Coastal Impact Assistance Program
The Final California Coastal Impact Assistance Plan is now available for downloading.
Appendix B: Proposed Project Descriptions
- Projects Proposed by the State of California
- Projects Proposed by Eligible Coastal Political Subdivisions (Counties)
Any questions regarding the Plan should be directed to:
California Resources Agency
1416 Ninth Street, Suite 1311
Sacramento, CA 95814
Phone: (916) 654-0536
Fax: (916) 653-8102
The Energy Policy Act of 2005 (the Act) was signed into law by President Bush on August 8, 2005. Section 384 of the Act establishes the Coastal Impact Assistance Program (CIAP) which authorizes funds to be distributed to Outer Continental Shelf (OCS) oil and gas producing states to mitigate the impacts of OCS oil and gas activities.
The United States Department of Interior, Minerals Management Service will implement the program. Under the CIAP, the Secretary of the Interior is authorized to distribute to producing states and coastal political subdivisions $250 million for each of the fiscal years 2007 through 2010. These funds will be shared among Alabama, Alaska, California, Louisiana, Mississippi, and Texas and will be allocated to each producing state and eligible coastal subdivision based upon allocation formulas prescribed by the Act.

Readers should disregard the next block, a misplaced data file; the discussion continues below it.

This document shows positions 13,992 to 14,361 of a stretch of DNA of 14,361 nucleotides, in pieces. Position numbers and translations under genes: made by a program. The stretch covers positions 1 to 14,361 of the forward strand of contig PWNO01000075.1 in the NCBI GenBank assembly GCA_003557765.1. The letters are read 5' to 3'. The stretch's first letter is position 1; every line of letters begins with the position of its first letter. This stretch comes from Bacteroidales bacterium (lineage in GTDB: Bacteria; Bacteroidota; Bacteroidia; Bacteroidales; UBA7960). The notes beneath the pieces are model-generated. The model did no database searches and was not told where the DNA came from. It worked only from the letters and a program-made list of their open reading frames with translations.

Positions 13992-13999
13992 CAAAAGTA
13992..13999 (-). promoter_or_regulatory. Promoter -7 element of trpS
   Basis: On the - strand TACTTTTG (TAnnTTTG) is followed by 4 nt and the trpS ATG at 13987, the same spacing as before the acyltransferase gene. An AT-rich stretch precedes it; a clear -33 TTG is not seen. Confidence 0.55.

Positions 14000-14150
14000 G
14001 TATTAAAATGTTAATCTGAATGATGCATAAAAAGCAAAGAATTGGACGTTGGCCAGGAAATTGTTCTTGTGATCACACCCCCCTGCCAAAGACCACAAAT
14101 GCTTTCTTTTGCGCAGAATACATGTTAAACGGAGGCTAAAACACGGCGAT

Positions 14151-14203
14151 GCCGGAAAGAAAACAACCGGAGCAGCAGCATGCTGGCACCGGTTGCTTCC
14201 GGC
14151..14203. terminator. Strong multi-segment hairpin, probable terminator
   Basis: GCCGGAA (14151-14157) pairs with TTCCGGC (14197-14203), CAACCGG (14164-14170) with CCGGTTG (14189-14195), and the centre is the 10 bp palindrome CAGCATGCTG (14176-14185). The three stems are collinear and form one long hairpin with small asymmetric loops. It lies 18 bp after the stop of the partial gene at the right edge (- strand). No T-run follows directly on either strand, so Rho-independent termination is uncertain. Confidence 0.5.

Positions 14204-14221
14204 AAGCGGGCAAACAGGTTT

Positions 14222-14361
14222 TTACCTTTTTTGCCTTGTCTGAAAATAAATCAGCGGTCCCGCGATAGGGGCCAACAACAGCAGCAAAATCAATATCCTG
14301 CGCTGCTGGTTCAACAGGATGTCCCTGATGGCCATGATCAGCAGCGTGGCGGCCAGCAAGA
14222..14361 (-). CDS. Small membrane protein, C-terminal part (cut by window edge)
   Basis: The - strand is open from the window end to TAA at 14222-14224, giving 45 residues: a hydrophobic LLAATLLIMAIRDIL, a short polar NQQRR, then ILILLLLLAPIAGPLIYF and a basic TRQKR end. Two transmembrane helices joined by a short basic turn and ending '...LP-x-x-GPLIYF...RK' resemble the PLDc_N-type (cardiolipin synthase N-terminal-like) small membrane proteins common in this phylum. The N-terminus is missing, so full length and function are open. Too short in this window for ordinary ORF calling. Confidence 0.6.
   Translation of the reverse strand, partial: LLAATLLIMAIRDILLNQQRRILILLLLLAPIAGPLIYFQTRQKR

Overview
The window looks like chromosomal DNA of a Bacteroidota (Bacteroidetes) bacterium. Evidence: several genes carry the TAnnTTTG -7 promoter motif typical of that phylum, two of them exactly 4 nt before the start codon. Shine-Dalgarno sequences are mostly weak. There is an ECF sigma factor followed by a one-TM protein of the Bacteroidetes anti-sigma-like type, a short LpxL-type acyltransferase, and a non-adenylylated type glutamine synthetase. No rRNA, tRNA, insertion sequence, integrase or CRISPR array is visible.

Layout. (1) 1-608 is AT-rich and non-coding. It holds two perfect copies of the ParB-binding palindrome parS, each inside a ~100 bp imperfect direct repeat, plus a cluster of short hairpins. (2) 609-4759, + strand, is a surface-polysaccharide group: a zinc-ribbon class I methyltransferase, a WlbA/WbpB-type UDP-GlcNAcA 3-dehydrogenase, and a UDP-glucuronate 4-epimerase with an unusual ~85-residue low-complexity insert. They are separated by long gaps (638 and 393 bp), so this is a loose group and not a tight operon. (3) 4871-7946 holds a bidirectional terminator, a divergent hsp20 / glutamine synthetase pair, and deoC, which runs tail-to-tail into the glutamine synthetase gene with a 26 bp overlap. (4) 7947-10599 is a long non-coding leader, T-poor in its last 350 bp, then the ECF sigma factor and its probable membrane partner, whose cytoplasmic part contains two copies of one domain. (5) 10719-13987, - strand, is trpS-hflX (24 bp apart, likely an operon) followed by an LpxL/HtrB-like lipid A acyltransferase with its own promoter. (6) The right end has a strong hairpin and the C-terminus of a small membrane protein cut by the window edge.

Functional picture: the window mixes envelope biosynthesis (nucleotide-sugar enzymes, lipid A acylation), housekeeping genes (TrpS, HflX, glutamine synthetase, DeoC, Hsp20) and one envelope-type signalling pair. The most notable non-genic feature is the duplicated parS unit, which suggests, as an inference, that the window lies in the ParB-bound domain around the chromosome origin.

The Act stipulates that a state or coastal political subdivision (CPS) shall use CIAP funds for only one or more of the following authorized uses:
- Projects and activities for the conservation, protection, or restoration of coastal areas, including wetlands.
- Mitigation of damage to fish, wildlife, or natural resources.
- Planning assistance and the administrative costs of complying with this section.
- Implementation of a federally-approved marine, coastal or comprehensive conservation management plan.
- Mitigation of the impact of OCS activities through funding or onshore infrastructure projects and public service needs.
California Coastal Impact Assistance Plan
In November 2005 Governor Schwarzenegger designated the Natural Resources Agency as the lead state agency for implementing the CIAP in California. As such, the Natural Resources Agency was obligated to work with state agencies and 17 eligible counties in developing a Coastal Impact Assistance Program Plan (Plan) which describes proposed projects, expenditure of funds, and state administration of the CIAP. A final Plan was submitted to the Minerals Management Service (MMS) on March 25, 2009 for review following a 30-day public comment period on a draft Plan. The MMS approved the final Plan on July 13, 2009. All CIAP funds will be disbursed through a grant process administered by the MMS.
Additional CIAP Resources